Research Suggests Random Acts of Kinds Are More Beneficial for Well-Being Than Formal Acts of Kindness
Who needs a casserole?
Many a Southern grandma has shared the wisdom about catching more flies with honey than vinegar. The moral of that adage is that kindness works, drawing people in and helping people out. Turns out that kindness isn't just good for those on the receiving end, it's also good for those doling it out.
A group of scientists recently conducted a review of decades of research on kindness involving almost 200,000 people around the world and they made some fascinating discoveries about the scientific merits of kindness. According to an article at U.C. Berkeley's Greater Good website, during their review of all those kindness studies, the researchers found that people who were kind tended to have higher self-esteem, a greater sense of self-efficacy, less depression and anxiety, and improved physical health—particularly in older adults. Overall, the researchers found that people who were kind or regularly engaged in informal acts of kindness tended to have higher well-being.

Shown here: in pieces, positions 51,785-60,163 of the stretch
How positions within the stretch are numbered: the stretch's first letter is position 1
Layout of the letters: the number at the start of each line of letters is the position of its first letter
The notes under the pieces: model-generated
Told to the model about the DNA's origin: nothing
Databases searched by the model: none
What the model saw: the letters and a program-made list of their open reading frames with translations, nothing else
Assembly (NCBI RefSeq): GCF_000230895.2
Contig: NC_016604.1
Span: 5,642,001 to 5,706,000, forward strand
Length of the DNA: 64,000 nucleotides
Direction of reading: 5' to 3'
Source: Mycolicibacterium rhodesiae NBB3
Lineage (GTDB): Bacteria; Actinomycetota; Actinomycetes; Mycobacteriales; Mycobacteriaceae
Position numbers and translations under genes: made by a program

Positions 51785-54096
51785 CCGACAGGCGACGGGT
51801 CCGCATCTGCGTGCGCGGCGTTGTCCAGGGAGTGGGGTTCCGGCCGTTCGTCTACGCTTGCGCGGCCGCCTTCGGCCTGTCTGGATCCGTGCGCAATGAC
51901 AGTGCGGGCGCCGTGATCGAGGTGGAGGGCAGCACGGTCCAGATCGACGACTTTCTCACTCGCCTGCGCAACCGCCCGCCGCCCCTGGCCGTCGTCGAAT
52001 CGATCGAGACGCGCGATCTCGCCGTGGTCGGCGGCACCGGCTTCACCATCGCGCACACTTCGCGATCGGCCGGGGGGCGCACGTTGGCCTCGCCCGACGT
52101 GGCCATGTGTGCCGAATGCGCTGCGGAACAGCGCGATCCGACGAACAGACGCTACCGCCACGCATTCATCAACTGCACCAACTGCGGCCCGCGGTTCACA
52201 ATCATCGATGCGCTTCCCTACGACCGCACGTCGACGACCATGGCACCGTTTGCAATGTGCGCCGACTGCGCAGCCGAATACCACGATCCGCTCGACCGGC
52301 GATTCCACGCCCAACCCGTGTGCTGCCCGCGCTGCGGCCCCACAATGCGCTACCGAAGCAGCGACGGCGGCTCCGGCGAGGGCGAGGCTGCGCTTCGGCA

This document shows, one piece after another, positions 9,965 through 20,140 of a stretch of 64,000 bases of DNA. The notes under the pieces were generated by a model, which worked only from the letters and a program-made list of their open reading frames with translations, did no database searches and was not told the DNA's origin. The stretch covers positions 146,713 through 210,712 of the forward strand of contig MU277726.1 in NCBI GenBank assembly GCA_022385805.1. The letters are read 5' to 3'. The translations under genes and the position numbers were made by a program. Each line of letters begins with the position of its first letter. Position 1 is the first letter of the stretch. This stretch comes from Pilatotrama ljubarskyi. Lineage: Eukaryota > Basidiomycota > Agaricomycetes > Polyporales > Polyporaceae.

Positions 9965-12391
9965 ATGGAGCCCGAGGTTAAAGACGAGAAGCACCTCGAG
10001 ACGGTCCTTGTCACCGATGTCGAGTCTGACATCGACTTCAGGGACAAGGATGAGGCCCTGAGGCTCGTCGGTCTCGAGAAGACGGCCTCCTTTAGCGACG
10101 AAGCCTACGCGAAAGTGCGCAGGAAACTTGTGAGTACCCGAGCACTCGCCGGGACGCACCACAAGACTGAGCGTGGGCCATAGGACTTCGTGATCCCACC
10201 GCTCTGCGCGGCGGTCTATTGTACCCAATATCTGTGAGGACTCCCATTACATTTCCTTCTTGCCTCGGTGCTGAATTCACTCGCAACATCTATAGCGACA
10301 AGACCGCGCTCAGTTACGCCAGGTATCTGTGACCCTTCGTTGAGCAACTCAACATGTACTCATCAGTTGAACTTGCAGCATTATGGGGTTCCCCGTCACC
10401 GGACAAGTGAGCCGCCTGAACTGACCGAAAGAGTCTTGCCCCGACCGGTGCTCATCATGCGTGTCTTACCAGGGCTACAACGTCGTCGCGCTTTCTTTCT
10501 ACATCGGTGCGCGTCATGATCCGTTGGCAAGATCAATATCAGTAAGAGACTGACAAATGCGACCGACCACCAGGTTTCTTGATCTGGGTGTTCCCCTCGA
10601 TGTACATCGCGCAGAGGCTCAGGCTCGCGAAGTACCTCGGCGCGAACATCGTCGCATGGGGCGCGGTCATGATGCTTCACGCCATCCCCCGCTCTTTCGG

While there are plenty of bumper stickers telling you to "perform random acts of kindness," those stickers leave out the important part. Based on the scientists' review people who perform those random or informal acts of kindness, like bringing a meal to new parents or making funeral sandwiches for those in need, "tended to be happier than people who performed more formal acts of kindness, like volunteering in a soup kitchen," according to Greater Good. The thinking is that while formal acts like volunteering are good, those informal acts of kindness (read: simple, casual acts of kindness) bring together several psychological needs like the push for autonomy and the need for close relationships to create a power punch of good feelings, making for overall greater happiness.
It's not just adults who can benefit from being kind, though. Greater Good points to a pediatrician who is prescribing kindness to his young patients. The doctor believes that encouraging kids to be kind can help them be happier, make them less likely to have social or behavioral problems, give them a greater sense of purpose, and could even contribute to more success in life. All that just from being kind to each other.
Once again, turns out that Grandma was right: Kindness works and when you're helping others you are helping yourself, too.